The GIN interface has a high level of abstraction, requiring the access method implementer only to implement the semantics of the data type being accessed. The GIN layer itself takes care of concurrency, logging and searching the tree structure.
All it takes to get a GIN access method working is to implement four user-defined methods, which define the behavior of keys in the tree and the relationships between keys, indexed values, and indexable queries. In short, GIN combines extensibility with generality, code reuse, and a clean interface.
The four methods that an index operator class for GIN must provide are:
Compares keys (not indexed values!) and returns an integer less than zero, zero, or greater than zero, indicating whether the first key is less than, equal to, or greater than the second.
Returns an array of keys given a value to be indexed. The number of returned keys must be stored into *nkeys .
Returns an array of keys given a value to be queried; that is,
is the value on the right-hand side of an indexable operator whose left-hand side is the indexed column.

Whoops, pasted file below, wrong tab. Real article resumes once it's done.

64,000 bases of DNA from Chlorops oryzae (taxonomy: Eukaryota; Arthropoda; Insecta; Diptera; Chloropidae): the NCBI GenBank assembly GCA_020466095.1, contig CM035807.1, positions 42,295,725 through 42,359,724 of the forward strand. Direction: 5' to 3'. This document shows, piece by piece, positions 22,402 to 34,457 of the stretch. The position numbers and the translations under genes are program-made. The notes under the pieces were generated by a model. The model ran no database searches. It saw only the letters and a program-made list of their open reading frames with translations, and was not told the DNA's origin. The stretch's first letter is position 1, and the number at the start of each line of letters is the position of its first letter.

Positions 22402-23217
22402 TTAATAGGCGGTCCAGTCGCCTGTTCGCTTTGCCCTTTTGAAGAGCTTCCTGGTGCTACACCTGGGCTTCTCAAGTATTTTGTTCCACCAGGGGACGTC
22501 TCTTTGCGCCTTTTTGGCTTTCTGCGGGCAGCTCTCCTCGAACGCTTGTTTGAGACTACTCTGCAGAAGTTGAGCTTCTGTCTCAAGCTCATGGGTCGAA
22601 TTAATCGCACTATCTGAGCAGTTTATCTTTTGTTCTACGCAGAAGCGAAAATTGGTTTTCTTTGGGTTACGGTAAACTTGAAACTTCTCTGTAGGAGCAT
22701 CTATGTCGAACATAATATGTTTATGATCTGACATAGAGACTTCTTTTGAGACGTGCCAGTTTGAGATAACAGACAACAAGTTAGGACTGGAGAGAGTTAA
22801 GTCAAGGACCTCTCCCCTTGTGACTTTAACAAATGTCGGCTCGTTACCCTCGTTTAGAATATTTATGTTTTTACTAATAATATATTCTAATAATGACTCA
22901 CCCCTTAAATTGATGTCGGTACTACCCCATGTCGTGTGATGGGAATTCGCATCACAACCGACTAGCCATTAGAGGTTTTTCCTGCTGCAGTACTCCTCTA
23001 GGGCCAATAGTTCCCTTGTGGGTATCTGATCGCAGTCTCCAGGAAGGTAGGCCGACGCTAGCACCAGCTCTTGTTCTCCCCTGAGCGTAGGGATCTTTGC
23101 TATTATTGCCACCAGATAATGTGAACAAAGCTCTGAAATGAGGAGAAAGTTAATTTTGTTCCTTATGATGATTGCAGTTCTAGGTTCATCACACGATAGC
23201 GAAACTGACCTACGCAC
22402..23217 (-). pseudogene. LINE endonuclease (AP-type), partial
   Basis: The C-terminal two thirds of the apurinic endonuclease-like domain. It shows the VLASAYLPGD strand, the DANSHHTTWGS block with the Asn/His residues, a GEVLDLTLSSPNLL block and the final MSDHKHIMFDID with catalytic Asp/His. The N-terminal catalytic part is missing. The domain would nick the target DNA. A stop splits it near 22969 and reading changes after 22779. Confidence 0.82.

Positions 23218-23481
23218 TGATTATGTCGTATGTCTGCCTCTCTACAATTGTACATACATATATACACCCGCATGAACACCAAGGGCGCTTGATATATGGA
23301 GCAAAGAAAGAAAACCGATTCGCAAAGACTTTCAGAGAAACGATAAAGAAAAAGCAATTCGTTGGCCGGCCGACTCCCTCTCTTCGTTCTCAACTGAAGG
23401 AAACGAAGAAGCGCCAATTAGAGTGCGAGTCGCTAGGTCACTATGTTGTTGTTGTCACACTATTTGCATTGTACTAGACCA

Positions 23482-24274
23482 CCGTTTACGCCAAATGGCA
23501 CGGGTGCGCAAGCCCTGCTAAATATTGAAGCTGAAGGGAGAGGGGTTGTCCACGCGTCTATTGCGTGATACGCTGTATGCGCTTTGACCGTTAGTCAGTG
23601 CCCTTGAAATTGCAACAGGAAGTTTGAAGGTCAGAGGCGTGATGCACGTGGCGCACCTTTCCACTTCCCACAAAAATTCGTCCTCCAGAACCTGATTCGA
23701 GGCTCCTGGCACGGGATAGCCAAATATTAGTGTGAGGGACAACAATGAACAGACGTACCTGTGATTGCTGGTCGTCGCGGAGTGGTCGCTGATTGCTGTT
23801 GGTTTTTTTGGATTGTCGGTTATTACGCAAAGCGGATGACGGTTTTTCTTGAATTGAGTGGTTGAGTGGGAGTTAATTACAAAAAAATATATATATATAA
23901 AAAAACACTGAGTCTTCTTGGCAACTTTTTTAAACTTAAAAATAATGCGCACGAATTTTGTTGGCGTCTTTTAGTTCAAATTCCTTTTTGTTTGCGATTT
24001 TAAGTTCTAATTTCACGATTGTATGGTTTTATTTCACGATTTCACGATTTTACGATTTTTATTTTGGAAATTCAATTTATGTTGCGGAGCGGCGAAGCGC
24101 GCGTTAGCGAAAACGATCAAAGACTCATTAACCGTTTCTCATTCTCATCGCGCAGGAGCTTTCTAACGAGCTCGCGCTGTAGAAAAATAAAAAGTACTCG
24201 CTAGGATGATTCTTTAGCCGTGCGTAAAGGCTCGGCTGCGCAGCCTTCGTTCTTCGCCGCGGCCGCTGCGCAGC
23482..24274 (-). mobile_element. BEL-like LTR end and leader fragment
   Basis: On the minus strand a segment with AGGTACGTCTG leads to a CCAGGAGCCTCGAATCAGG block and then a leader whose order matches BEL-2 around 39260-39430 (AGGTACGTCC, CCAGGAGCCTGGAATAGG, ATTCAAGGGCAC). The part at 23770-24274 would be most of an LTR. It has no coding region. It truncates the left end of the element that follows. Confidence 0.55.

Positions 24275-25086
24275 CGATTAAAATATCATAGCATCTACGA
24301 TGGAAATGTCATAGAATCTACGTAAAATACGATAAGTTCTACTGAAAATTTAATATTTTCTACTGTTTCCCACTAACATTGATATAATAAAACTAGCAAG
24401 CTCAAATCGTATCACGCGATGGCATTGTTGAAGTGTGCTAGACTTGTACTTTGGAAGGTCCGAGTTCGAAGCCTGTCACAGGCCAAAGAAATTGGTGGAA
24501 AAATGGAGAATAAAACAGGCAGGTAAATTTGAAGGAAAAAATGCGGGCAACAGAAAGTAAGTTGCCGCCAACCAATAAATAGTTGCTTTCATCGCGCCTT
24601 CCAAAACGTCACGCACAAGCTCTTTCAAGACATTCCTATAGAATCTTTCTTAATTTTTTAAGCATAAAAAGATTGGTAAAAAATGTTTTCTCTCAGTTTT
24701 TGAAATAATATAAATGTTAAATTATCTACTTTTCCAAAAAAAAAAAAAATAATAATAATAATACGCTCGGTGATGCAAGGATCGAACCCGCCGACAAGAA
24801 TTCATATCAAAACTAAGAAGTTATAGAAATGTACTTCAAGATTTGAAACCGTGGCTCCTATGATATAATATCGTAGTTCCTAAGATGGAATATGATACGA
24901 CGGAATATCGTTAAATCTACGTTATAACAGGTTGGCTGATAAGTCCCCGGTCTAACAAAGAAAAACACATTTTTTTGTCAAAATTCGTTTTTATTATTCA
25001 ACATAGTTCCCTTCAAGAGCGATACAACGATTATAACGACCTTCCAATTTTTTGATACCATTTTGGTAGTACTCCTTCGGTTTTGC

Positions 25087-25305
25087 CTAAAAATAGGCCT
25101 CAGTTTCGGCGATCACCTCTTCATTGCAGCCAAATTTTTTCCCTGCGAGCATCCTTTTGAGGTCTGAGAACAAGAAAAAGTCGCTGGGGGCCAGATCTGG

is the strategy number of the operator within the operator class (see
will need to consult
to determine the data type of
and the key values that need to be extracted. The number of returned keys must be stored into
Returns TRUE if the indexed value satisfies the query operator with strategy number
(or may satisfy, if the operator is marked RECHECK in the operator class). The
array has the same length as the number of keys previously returned by
for this query. Each element of the
array is TRUE if the indexed value contains the corresponding query key, ie, if (check[i] == TRUE) the i-th key of the
result array is present in the indexed value. The original
datum (not the extracted key array!) is passed in case the
method needs to consult it.